Charlie Munger And Carl F. Braun Via JollyJumper324, Corner of Berkshire & Fairfax Message Board
I'm a long-time BRK fanatic and board member, but haven't posted in years. Recently I've been trying to follow the breadcrumbs that Munger has left us in his speeches to have a deeper understanding of human misjudgment. Re-reading Poor Charlie's Almanack, I remembered Munger's mention of Carl Braun and his admiration for Braun's corporate culture. I started doing some digging, but found surprisingly little has been written about this company or its managers. I ran into Guy Spier at the FFH AM and asked him if he had any insight into Braun. I sent the below email to him afterwards to let him know what I'd found. I forwarded the email to Norm Rothery too, who encouraged me to share with the board so here it is. If anyone out there has more insight into the Braun corporate culture, inter-office communication policies or accounting system, I'd love to hear about it.
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You may remember me as the Indian guy with glasses who sat in front of you at the Fairfax AGM and cornered you to grill you on Carl Braun and the Moonies as it relates to a Mungerian understanding of human misjudgment while you were trying to make a break for the toilet.
For reference, Munger talked about Braun in this talk.
I did a bit of digging and came up with some stuff. Thought I'd share it with you.
It seems like the entire family were fanatics. I found the following anecdotes from ex-employees on this LinkedIn group.
"I remember all the slots on the screws throughout the facility had to be straight vertical."
"I began getting Christmas cards from suppliers and taped them on the wall. The next morning they were sitting on my desk in a neat pile. I assumed they had fallen down so I again taped them with more tape. The next morning they were sitting on my desk with a poorly written note saying if they were on the wall again I was fired and signed 'guard'."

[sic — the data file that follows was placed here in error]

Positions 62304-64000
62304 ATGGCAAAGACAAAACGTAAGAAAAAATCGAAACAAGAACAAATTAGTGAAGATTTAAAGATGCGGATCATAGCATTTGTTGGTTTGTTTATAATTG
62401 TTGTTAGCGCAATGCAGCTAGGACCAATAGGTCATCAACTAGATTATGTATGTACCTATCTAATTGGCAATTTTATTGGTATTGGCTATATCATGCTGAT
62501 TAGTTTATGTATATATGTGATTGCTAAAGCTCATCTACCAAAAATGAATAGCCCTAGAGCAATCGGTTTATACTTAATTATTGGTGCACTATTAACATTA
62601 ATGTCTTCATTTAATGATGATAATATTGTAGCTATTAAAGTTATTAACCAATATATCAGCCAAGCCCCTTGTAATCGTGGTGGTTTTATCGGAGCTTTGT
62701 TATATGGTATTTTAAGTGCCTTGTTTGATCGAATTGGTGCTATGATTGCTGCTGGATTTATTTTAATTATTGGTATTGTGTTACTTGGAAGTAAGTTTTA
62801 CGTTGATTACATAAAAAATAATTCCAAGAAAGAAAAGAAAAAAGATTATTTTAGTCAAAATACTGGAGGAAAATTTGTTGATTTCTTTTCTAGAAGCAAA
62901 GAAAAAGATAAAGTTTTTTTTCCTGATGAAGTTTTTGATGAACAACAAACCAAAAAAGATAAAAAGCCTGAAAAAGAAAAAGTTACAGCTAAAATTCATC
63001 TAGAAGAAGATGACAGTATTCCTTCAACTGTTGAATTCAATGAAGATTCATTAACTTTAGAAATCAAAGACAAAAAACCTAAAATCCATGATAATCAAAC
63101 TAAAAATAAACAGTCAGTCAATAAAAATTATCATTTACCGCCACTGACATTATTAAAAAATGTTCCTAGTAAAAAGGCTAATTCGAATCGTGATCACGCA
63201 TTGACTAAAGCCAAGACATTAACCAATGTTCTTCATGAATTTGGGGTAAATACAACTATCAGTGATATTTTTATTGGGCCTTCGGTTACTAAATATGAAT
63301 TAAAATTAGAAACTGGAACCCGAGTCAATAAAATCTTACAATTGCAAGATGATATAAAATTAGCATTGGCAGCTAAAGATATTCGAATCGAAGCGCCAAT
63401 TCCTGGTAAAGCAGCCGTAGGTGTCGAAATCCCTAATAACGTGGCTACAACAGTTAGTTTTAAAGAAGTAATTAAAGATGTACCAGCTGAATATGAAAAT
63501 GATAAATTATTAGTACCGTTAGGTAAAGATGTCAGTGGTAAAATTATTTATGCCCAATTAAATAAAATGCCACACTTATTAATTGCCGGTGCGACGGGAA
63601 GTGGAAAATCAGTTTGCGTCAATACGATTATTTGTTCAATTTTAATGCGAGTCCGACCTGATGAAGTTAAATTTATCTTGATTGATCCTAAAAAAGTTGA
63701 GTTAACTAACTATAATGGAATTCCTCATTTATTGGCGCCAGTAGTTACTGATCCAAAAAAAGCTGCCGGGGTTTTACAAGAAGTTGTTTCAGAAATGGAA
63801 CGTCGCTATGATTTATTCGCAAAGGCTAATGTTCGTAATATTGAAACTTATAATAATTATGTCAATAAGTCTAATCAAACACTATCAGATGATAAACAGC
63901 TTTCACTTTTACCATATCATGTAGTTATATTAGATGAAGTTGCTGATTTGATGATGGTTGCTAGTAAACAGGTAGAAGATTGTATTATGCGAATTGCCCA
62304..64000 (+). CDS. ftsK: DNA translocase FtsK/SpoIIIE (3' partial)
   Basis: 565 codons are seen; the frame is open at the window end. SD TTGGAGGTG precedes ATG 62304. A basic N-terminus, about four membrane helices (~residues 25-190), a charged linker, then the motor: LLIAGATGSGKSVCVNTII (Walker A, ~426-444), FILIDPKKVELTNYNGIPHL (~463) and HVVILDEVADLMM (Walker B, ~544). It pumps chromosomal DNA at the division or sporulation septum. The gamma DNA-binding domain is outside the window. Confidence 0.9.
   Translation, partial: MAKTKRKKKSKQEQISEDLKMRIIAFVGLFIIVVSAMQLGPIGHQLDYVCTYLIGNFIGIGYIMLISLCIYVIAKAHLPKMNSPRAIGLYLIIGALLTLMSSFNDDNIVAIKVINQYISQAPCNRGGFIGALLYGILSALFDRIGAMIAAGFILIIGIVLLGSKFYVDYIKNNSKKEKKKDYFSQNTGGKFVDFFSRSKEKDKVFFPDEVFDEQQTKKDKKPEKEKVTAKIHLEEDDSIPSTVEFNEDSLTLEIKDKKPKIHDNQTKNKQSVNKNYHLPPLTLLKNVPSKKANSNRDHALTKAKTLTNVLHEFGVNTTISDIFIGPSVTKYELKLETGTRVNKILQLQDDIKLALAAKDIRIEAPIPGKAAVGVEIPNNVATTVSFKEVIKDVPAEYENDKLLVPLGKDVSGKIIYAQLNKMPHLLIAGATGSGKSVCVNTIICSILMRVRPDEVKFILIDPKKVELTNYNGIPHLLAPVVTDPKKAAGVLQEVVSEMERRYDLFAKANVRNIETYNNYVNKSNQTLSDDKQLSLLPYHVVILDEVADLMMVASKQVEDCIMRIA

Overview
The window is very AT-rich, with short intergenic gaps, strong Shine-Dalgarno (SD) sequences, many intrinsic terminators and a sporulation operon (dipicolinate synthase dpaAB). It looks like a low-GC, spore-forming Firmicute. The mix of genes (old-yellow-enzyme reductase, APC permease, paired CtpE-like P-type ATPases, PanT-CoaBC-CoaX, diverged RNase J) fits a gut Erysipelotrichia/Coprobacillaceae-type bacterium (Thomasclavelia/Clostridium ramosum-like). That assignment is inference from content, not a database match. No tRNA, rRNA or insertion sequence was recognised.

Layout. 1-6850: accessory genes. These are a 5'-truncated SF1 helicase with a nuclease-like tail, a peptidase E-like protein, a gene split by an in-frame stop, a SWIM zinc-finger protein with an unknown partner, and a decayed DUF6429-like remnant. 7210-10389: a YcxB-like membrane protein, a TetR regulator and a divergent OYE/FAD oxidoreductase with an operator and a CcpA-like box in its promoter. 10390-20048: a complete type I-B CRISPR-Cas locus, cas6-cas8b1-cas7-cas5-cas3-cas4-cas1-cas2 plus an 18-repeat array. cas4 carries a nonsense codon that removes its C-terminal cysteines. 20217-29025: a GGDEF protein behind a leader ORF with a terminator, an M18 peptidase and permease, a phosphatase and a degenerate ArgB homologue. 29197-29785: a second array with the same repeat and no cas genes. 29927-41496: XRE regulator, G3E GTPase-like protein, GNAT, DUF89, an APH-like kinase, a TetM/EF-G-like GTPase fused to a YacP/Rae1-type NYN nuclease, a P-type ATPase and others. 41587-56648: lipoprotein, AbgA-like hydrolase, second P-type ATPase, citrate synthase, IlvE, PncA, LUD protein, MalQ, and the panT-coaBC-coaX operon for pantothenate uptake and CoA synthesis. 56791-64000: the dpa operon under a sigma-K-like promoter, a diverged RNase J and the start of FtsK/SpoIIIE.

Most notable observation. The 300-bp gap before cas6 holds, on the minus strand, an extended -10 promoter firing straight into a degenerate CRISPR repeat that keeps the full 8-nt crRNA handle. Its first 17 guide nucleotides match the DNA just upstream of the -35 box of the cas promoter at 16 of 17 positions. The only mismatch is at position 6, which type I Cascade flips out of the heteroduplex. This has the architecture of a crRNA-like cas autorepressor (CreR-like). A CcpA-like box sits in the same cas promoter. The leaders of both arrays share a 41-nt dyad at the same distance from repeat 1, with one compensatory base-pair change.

"When Larry started there in 1965, you could only have one piece of paper on your desk at a time. One family photo. No plants or other decor."
"Remember having to staple all your papers from the backside so that the staple wouldn't scratch the desktop?"
"You had to wear white (maybe pastel blue) shirts. I have a copy of a memo from '74 allowing pastel colored shirts."
"I had heard that Carl Braun had talked to a young engineer about his hair being too long. The engineer said he didn't have enough pay to always get haircuts. So Braun went to payroll and increased his pay by $2.00 a month or something and told him to get it cut."
"Another story was when the retaining wall along the main walkway through the campus was constructed, Carl was out "inspecting" the work. He "sighted" down the wall, then found a foreman to tell him that the wall was not where it should be and to relocate it. The foreman, like any of us, had some doubt. He checked where the wall should be on the drawings, measured it and found it was out by one inch! The wall was moved!"
"One day, I was driving in to C.F. Braun and had basically had enough of the "you must dress the Braun way." So when I parked my VW bus, I grabbed my "tweed" jacket, put it on in the parking lot and decided to walk in the building where I worked without putting on a tie. Well, needless to say, the "agents" of the "secret society" intercepted me by the time I reached my desk. Was I shocked, you bet! I couldn't believe I was seen without my tie. The "agents" told me to not let it happen again and said to drive back home and get one. So I drove all the way back to Long Beach for my tie. They said they would let it slide this time and not dock my pay."
"Even as a Computer Operator, a matching suit with tie and white shirt was the standard outfit and you could be sent home if attire was not proper OR if your hair was too long. Facial Hair would be grounds for termination."
There's plenty more on the LinkedIn group. Seems like it was a crazy place.
For more on the culture at CF Braun, there's this "Information Week" article.
It seems that the books that were written by Braun for the employees were referred to informally as the "red books" due to the color of the binding. I was able to get electronic copies of a few of the "red books". You can read some of them here.
I'll get around to them eventually. They don't seem very long. Braun also wrote one book on accounting (Objective Accounting: A Problem of Communication) that Munger referenced specifically. I ordered that one off of Amazon and am particularly interested in reading it. I'll let you know if there's anything interesting in it.
The gist so far seems to be that CF Braun was out-Japanesing the Japanese before anyone had heard about "5S" or "Kaizen". The company was fanatical about standardization, neatness, waste and professionalism.
Hope you're well and that you had a good time in Toronto.